FAU Expert: AI Can Change the Course of College Recruiting

By Amber Bonefont | 08/22/2023

Tags: Executive-Education | MBA-Sport | Press-Releases | Sport-Management
Categories: Faculty/Staff


AI in Sports Recruitment

As artificial intelligence reshapes much of our daily lives, it could also shake up the way college coaches recruit players to their schools, according to one sports expert at Florida Atlantic University.

AI can give college coaches a leg up in deciding whether they should add a student-athlete to their roster by delivering more information faster during a time when coaches need to be as efficient as possible, said Dan Cornely, assistant director of the MBA in Sport Management at FAU’s College of Business.

Artificial intelligence would allow coaches to quickly evaluate student-athlete performances in a way they weren’t quite able to before, in areas such as player statistics and physical qualities. It could also offer insight into different intangibles such as coachability, consistency, and character that they would want potential players to have in their program, Cornely said.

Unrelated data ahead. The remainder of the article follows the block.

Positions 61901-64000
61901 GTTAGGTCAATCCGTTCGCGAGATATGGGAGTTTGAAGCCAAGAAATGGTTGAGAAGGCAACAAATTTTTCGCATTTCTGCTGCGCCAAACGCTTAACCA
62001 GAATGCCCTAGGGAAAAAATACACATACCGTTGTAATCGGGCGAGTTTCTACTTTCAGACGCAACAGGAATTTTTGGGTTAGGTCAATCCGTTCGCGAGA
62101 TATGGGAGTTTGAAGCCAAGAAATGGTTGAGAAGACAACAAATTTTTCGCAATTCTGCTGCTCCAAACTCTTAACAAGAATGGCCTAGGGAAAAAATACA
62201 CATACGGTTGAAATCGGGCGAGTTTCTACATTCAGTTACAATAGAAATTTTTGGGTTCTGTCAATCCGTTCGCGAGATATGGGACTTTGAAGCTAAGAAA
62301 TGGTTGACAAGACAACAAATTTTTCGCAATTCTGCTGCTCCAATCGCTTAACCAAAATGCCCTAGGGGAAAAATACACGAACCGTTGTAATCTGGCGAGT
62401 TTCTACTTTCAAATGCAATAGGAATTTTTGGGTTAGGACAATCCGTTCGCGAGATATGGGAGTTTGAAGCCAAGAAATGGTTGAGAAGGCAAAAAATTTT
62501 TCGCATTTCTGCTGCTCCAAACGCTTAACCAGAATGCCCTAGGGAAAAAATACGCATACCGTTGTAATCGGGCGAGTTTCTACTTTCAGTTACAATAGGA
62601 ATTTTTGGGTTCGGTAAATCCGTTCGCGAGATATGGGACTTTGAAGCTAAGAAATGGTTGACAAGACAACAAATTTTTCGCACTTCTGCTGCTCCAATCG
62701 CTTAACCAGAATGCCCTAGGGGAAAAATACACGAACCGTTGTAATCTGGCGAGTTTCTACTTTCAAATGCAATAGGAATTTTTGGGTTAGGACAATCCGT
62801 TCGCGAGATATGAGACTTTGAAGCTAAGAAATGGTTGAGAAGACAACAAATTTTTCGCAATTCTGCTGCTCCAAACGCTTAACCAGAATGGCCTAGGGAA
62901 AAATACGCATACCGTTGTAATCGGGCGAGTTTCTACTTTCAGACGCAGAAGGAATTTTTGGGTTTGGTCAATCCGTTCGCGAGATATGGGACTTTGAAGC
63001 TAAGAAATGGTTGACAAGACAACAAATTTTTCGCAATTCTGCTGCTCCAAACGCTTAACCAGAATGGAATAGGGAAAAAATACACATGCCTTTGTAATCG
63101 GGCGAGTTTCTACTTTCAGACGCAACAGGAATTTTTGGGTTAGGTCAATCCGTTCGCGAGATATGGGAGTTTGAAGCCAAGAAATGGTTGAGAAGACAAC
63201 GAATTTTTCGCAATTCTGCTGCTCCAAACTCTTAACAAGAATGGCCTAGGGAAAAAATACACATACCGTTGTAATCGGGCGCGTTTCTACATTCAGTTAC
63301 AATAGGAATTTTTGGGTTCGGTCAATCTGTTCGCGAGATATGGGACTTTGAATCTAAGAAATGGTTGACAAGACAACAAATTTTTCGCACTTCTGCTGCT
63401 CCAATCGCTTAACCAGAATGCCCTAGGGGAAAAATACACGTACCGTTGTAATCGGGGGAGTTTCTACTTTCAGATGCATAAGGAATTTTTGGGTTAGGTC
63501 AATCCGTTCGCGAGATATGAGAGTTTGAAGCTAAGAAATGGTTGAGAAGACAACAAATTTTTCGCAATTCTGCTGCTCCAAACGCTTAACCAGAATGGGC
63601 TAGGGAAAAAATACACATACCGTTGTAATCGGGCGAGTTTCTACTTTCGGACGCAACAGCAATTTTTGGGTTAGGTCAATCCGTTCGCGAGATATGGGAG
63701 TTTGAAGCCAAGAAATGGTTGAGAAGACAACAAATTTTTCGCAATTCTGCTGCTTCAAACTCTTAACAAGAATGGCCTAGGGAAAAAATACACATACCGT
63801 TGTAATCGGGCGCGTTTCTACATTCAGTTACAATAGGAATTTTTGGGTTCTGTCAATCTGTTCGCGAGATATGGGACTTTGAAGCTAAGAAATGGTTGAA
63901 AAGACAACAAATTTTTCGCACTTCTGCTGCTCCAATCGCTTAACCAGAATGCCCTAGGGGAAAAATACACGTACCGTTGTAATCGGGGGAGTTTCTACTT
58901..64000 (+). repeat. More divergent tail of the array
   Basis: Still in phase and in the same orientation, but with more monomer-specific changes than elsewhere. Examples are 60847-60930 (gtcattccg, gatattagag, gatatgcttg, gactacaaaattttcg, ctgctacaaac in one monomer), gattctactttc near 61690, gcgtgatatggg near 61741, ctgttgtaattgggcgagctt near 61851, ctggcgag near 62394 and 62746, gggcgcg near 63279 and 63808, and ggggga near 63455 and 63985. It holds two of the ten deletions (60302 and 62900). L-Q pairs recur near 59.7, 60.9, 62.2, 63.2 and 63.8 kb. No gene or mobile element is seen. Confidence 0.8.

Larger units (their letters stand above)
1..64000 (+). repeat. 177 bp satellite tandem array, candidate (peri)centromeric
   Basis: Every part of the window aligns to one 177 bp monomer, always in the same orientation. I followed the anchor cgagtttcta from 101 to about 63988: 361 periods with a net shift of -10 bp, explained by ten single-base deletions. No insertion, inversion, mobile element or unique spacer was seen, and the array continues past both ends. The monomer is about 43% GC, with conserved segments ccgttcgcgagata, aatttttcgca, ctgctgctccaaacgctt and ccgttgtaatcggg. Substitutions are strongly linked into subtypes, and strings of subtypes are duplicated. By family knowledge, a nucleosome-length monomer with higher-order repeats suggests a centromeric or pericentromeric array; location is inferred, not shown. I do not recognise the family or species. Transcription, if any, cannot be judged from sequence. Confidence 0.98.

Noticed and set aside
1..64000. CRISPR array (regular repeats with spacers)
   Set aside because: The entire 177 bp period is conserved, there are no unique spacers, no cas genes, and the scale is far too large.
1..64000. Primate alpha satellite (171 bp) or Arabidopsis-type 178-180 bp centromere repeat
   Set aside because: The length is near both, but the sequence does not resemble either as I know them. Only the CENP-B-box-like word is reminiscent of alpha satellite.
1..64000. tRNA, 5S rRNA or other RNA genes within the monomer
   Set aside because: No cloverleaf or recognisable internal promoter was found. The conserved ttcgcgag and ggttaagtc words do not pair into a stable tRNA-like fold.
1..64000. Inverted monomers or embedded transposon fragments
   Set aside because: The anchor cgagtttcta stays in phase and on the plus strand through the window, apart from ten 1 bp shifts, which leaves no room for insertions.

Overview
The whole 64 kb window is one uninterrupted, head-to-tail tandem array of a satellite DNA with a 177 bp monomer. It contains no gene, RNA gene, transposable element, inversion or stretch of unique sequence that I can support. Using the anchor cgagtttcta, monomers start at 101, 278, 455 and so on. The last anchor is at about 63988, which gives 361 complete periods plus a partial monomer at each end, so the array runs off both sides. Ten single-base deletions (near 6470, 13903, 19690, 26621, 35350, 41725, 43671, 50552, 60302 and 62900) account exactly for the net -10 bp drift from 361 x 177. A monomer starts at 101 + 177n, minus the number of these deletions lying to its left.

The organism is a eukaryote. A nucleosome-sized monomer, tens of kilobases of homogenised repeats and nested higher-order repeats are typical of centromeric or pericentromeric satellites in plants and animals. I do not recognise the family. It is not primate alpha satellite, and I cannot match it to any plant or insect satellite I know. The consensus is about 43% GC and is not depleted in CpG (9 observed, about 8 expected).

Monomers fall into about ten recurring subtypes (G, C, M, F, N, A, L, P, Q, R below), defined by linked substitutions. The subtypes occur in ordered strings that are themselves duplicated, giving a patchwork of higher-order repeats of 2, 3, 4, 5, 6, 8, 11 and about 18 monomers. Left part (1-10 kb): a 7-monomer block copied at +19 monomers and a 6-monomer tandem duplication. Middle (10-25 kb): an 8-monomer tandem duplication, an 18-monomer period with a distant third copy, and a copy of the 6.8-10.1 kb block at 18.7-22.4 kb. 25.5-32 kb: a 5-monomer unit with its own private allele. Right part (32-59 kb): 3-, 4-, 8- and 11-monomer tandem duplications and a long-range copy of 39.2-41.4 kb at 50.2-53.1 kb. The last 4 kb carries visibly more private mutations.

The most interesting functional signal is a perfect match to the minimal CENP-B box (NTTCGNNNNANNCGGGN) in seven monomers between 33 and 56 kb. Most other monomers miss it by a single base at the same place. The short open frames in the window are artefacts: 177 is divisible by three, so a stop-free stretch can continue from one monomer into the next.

“It can evaluate the mental toughness of a player by evaluating how the player responds after a mistake in the next play or series,” said Cornely. “That can help a coach give a scale on how the player responds to adversity while playing. Information like that is crucial for college coaches before they decided to give players a scholarship.”

Hagerty Family Head Football Coach Tom Herman at FAU also pointed to the wide range of opportunities AI can offer coaches.  

“Technology has continued to advance the game and it will be no different with AI,” Herman said.  “AI has the potential to maybe model that ideal player that fits our system all over the country and help our personnel staff narrow in on specific targets. It will be interesting to see how this technology progresses. My staff will continue to evaluate any and all technology that could give us a competitive edge.”

The benefits of AI don’t just extend to the coaches, as students could also use it to their advantage, Cornely said. It is likely that AI would allow for more students to be recruited, as it offers a wider database of potential players for coaches. Students who are chosen could also more likely be paired up with the school that best fits their needs.

“I think we are going to continue to see this type of growth within college athletics,” he said. “It can help students in the long run find the best fit and give college coaches the chance to build the particular player profile they are looking for.”